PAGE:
Arboreum is a lending network that is bringing the concept of credit unions to the blockchain era. Small and medium enterprises in emerging markets routinely have payment gaps of 30 to 180 days between an invoice being generated and settled with full payment. This is lost time for a business to scale up operations. This is the gap Arboreum is trying to close today using credit unions. The venture relies on an “anchor lender” - generally a venture already well connected to the borrowers and is willing to provide money as a loan. They give an initial influx of capital, regional know-how and understanding of the business. External investors from DeFi can then lend into a pool that is used to provide debt as a union. The investors receive what is called a “Collateralised Loan Obligation” - an instrument backed by the firm's receivables. These CLOs (yes, they sound similar to CDOs) can be then traded in the free market. Here’s the interesting bit.
Arboreum claims that a decentralised network of nodes and neural networks can do a better job at loan underwriting than a centralised bank with all the rich data it holds. How can this be? Arboreum calls what they offer as infrastructure to form credit unions. Individuals or businesses that working close to a venture can come together and form a credit union to provide capital for part of the loan. The rest of the loan is paid for by an external institutional source of capital or DeFi based pool. Each credit union acts as a node in the network relaying data of repayment frequency and general creditworthiness. If a node issues bad loans, its ability to further finance other lenders will decline as more of the bad debt is passed to the anchor lender. More importantly, it will also affect nodes that work closely with it. The credit scoring used in the system relies on each individual within the node repaying. Reputational and repayment data is stored on-chain and is used to assess what debt ratios look like at a network level. You can see the entirety of their deck here for a more detailed breakdown of how the whole thing works.
Lending To Institutions
There is one more avenue lending ventures have begun looking for yield. Through focusing on financial institutions that are looking to lever up on the markets without liquidating assets. These institutions use the assets in their existing investments and their reputation to receive a line of credit. Maple finance for instance, takes assets from public pools and offers them to verified, renowned institutional clients. They do require backing the loan with assets. However, in the event of a default, the venture does not immediately liquidate the collateral. Users lending assets on the platform receive interest and maple tokens as yield. TrueFi has a similar process of taking public capital and offering it to vetted institutions whose credibility can be verified on-chain. Loans taken by firms are verifiable on-chain and contribute to their on-chain reputation score which is being developed
A gradual evolution of institution-facing lending markets is setting up private, permissioned pools where only known actors can engage with one another. This would ensure that private institutions are aware of the source of capital and counterparties in a closed ecosystem Aave has slowly been trending towards this with their offering named Aave Pro. Once launched, it would allow hedge funds, banks, and other institutions to offer loans to one another in a closed, white-listed environment. Regulatory guidance such as the one issued by the FATF recently could further push DeFi based institutions to this direction. One of the ventures bridging institutional demand for yield is Alkemi.network. The venture handles close to $30 million in TVL from over institutional clients today and was a pioneer in setting up KYC'd, permissioned liquidity pools. Each of these businesses build their edge on a different value offering. Aave has the reputation of being around for the past few years, TrueFi's proprietary credit scoring system may help it separate itself while Alkemi is building on years of expertise and know-how from working on bridging centralized financial applications with DeFi. I highly recommend reading this recently published paper by Consensys for more on how DeFi and centralised financial institutions are intertwining.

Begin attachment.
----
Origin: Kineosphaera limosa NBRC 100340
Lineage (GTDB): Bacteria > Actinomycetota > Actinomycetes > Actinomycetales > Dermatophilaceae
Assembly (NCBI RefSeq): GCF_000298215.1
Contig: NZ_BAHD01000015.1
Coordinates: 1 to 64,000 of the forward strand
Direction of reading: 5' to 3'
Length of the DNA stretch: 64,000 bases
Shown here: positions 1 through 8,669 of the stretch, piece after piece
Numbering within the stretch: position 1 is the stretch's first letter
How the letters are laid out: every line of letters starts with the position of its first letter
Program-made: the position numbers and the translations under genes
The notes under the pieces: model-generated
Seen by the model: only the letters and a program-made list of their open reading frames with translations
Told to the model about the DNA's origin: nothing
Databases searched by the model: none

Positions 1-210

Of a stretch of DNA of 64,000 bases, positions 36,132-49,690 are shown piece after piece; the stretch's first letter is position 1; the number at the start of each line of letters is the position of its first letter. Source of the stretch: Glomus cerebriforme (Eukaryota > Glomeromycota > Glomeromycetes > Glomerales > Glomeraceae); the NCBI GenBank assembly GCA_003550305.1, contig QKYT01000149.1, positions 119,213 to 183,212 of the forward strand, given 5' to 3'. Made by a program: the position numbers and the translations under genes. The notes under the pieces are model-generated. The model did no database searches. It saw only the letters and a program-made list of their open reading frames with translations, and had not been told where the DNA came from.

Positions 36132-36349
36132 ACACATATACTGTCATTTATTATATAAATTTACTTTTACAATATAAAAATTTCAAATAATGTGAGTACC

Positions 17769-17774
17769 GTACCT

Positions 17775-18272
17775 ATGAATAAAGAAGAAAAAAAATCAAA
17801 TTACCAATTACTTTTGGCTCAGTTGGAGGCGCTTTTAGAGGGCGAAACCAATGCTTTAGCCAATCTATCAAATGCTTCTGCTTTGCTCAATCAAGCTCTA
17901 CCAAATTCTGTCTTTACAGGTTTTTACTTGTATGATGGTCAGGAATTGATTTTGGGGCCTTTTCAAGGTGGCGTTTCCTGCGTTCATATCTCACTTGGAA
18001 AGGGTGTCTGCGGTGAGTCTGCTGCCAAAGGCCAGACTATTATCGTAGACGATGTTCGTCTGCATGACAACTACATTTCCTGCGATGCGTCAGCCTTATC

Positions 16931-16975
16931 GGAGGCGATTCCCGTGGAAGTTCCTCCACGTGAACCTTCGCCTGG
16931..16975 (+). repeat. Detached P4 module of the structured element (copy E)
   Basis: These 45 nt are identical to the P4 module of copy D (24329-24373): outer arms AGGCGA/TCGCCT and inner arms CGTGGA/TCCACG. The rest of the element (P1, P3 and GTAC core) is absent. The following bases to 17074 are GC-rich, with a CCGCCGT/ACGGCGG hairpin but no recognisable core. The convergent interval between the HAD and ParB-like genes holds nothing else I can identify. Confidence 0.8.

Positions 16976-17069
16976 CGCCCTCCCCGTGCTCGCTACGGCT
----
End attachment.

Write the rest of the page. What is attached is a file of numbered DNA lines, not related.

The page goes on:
What The Future Looks Like
The future of lending without collateral looks bright, but it comes with trade-offs on privacy and decentralisation. Most existing solutions that look at bringing off-chain lending to blockchains create complex financial instruments in the process or have closed-loop lending networks such as the ones offered by Aave Pro. If pseudonymous, undercollateralised lending is the goal - the odds are high, we won't see it soon without much work going towards designing on-chain credit scores. There are few ventures working on this. I will write about them soon. That said, given the amount of idle capital within crypto and money earning little to no yield in the traditional world - it is only a matter of time before we see more founders using blockchains as infrastructure for enabling lending. Centrifuge's $30million+ in loans is proof that there is demand for deploying capital into real-world assets. Between Compound, Aave and other prominent lending protocols - there is roughly $30 billion worth of capital. Barely 1% of that has gone into off-chain lending. A considerable part of what could enable that transition is likely NFTs. If income streams from businesses can be tokenised and traded, we probably see more interest in off-chain lending. A different direction that could take is through income share agreements or financing freelancer invoices. There are endless possibilities.
Related reads from the past
1. A bank for the gig economy
2. Off-chain Credit and DeFi
3. Blockchains in developing economies - Pre-banking Foundations
I will see you guys on Wednesday with a write-up on treasury management. You should join us on our Telegram group if you'd like to discuss some of this.
1. I have direct and indirect commercial relationships with (some) ventures mentioned above
2. Not to be considered investment advice.
3. Call your parents more often.